That’s interesting, Rogers pointed out, because it shows, again, how Node exemplifies a new sort of trend in open source. The barrier to contributing is now lower than ever. You don’t have to gain social reputation to be accepted as a Node contributor. You don’t need to write a large volume of code before the project will accept your contributions. You just need to write something, then use Git to upload it. And if that’s the only commit you ever make, that’s fine. It’s no less significant to the project than the commits of people who work on Node code full-time.

To me, this is a hugely important change because it represents the culmination of a longstanding trend in open source (and free software before it), which stretches back decades. The GNU project in the 1980s mostly assigned responsibility for building each of the various parts of the GNU system to specific programmers, rather than seeking many smaller contributions from a larger group of programmers.

In the 1990s, Linus Torvalds broadened community participation within the Linux kernel project by accepting contributions over email and, later, Git. The Apache people did the same. But you still had to have some sort of social standing or reputation to contribute meaningfully to these projects. (Indeed, Eric S. Raymond pointed in “The Cathedral and the Bazaar” to reputation as a chief motivator for programmers to contribute to the open source ecosystem, which he conceptualized as a “gift culture.”)

Projects like Node, which became important parts of the open source once open source was already a widely accepted trend, take the openness of collaborative code development to a whole new level. They maximize the ability of anyone to contribute. And reputation isn’t necessarily the main reason why people choose to submit code. Instead, programmers who don’t care at all about winning the esteem of their peers contribute to Node because that’s what they have to do to participate in the ecosystem. In this respect, the cultural calculus of open source has changed.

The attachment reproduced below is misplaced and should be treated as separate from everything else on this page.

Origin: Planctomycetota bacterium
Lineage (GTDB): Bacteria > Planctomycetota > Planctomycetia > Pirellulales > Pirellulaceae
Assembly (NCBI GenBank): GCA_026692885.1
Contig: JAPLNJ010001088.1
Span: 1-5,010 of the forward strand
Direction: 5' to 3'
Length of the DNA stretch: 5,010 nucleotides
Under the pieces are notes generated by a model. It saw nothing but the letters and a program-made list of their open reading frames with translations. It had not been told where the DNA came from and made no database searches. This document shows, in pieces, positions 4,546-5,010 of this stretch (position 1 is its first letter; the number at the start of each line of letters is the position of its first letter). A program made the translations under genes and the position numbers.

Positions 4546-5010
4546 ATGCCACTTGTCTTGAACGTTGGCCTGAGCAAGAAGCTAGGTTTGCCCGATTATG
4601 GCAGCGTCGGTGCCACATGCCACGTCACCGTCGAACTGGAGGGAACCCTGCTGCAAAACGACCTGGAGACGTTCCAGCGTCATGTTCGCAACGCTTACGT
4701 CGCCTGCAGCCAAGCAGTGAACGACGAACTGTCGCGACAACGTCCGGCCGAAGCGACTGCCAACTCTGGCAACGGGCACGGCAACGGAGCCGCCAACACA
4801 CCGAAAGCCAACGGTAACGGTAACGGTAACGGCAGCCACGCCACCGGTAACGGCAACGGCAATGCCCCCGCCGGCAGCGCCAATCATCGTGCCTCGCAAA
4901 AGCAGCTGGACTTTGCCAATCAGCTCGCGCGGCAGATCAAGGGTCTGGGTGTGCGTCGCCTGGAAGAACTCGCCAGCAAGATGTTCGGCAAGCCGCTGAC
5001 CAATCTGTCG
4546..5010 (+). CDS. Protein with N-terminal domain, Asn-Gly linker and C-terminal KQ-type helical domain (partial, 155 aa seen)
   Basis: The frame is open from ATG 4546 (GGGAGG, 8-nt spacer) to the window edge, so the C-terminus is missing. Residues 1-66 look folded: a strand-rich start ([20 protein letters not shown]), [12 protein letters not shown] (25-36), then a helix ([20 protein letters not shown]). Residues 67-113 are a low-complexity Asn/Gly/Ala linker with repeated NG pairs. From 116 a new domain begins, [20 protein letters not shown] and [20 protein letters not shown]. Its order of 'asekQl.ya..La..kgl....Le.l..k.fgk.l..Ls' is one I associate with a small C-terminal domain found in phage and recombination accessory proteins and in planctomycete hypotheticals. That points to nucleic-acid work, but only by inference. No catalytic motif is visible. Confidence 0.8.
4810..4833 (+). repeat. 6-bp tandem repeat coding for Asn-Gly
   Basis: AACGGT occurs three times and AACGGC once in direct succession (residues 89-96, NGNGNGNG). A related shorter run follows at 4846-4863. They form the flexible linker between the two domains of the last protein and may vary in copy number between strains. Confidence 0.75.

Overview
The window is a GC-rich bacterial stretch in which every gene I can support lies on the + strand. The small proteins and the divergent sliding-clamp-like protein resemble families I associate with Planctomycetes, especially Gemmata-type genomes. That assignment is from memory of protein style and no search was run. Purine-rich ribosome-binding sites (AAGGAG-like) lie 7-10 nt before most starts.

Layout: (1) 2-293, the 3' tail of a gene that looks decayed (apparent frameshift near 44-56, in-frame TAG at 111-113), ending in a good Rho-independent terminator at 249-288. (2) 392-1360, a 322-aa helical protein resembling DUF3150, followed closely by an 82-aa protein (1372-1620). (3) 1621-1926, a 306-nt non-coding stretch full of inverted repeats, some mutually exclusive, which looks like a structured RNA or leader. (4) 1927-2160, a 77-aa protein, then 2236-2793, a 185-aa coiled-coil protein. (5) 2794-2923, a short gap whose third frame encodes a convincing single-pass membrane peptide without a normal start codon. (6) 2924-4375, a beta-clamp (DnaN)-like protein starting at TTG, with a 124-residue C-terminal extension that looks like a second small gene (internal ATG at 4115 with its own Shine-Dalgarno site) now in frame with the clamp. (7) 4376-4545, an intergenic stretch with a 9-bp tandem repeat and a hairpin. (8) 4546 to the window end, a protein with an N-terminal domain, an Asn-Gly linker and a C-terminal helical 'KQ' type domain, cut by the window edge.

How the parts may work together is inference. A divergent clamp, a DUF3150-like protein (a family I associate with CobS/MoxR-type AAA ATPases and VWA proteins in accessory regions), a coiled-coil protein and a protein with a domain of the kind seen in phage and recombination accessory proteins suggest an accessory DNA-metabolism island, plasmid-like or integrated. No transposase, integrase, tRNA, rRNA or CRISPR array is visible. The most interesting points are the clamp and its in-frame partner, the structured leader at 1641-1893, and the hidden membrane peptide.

Yet at the same time, as I have suggested above, the extreme openness of contributions to projects like Node also creates a sort of paradox. The lack of centralized regulation at Node means that things can break more easily than they could in, say, Linux, where Torvalds, as benevolent dictator, is unlikely to let a bad code change happen.

Making things even more complicated is the fact that, unlike more static, incrementally released projects like Linux, Node software follows a sort of continuous integration model, where updates are always happening and can affect functionality in real time. When something breaks in Node, it affects production users, not just their bleeding-edge counterparts.

But maybe that’s also the culmination of a big open source trend. Updating software early and often, rather than trying to find and fix all bugs before code is released, was another of Torvalds’s innovations. But Linux didn’t take things in this respect as far as a project like Node.

Node, of course, remains under heavy development, in terms of both its code and its community. Developers will no doubt continue to work through the issues described above and create new solutions for them. If you want to understand what open source is going to mean five or ten or twenty years from now, this will be a crucial space to watch.

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About the Author(s)

Christopher Tozzi

Contributing Editor

Christopher Tozzi started covering the channel for The VAR Guy on a freelance basis in 2008, with an emphasis on open source, Linux, virtualization, SDN, containers, data storage and related topics. He also teaches history at a major university in Washington, D.C. He occasionally combines these interests by writing about the history of software. His book on this topic, “For Fun and Profit: A History of the Free and Open Source Software Revolution,” is forthcoming with MIT Press.